Johnson & Condon, PA realized that the client files stored in off-site storage units would be far more useful and secure if they were scanned into its server. The shareholders calculated that with the money saved by scanning files, and thus eliminating the storage fees, they would pay for the scanning operation in six years. Not only were the files more accessible, they were also more secure from theft, fire and water damage and illegal access.
As courtrooms have required electronic submission of documents instead of boxes of paper files, many law firms have moved to scan their legal documents. Deborah Cramer, the office manager of the Johnson & Condon firm in Edina, Minnesota, established a relationship with Midway Training Services to convert the records backlog.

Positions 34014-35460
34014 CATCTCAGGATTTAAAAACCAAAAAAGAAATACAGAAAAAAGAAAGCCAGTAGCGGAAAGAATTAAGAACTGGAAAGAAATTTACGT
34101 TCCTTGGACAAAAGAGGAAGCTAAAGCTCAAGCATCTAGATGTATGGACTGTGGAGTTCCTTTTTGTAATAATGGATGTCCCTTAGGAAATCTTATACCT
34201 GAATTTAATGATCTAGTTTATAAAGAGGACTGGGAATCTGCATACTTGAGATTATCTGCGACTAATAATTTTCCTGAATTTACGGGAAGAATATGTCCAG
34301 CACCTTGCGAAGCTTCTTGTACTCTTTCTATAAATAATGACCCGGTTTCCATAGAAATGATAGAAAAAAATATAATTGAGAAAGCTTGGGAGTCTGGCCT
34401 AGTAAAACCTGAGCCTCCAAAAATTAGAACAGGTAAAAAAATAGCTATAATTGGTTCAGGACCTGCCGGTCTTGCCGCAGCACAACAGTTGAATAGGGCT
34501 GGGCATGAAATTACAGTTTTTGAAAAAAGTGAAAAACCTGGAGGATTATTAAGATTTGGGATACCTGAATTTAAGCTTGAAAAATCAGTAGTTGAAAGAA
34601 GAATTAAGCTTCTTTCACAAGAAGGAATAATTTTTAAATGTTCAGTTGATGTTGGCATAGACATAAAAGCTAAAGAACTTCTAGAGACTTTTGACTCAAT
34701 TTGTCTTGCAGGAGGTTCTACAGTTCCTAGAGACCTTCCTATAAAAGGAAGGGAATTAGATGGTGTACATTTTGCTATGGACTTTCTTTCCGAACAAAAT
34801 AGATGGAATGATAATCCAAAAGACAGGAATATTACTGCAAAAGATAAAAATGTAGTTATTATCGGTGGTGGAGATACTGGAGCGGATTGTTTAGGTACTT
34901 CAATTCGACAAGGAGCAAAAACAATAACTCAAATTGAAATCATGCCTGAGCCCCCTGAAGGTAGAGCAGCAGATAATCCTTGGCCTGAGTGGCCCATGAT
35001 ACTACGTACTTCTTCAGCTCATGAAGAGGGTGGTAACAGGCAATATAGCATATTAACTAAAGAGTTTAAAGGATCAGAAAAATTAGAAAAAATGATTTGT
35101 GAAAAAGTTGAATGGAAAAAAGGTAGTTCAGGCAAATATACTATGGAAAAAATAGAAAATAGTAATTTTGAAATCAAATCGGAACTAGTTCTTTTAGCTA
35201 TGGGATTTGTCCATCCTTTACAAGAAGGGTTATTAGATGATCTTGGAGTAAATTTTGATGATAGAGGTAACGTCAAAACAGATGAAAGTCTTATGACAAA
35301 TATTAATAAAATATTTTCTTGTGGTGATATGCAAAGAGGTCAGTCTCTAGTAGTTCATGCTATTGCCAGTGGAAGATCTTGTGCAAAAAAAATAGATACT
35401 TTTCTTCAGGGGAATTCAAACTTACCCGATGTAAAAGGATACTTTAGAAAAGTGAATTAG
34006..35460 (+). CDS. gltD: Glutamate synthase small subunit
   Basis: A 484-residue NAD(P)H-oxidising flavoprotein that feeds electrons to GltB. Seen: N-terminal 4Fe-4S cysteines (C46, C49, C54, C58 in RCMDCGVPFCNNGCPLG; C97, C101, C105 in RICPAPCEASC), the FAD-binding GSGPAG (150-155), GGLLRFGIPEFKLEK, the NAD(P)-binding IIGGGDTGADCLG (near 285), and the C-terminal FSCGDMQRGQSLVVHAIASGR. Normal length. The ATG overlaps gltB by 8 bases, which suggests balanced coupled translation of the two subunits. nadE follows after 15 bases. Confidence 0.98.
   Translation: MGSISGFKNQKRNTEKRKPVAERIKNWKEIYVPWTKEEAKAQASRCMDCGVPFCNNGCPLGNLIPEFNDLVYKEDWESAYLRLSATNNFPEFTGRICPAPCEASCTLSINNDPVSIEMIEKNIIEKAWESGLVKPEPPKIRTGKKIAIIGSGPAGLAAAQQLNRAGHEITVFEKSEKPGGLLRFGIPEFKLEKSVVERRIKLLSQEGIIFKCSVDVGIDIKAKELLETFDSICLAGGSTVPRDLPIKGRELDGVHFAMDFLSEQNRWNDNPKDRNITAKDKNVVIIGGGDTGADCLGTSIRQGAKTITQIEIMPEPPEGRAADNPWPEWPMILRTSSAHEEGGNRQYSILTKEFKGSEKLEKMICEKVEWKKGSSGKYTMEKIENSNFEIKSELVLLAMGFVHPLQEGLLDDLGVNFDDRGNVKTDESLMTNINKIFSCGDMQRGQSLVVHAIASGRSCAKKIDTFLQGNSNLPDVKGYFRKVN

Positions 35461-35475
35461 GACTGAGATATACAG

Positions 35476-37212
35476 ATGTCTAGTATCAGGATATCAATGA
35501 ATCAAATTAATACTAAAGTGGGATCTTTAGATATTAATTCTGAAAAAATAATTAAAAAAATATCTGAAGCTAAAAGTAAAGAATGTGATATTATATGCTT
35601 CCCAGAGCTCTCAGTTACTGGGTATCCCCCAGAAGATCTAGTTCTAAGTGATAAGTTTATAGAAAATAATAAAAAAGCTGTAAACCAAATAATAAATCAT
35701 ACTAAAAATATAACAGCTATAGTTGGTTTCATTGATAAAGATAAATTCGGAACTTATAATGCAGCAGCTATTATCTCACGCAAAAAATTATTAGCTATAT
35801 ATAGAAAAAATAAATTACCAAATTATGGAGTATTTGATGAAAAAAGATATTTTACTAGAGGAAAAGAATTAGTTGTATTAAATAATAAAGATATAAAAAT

"One of the attorneys that works at Johnson & Condon was very familiar with the work that M.T.S. was doing. They were currently working on a project in which they were converting paper files to a paperless format, and that was a project that we were also interested in having completed."
Given the success of the effort, Cramer suggests that other law firms strongly consider going digital.
"Because the legal field is riddled with paper, I would think it would be very wise for other firms to take a look at employing this technology of having scanned files instead of paper files."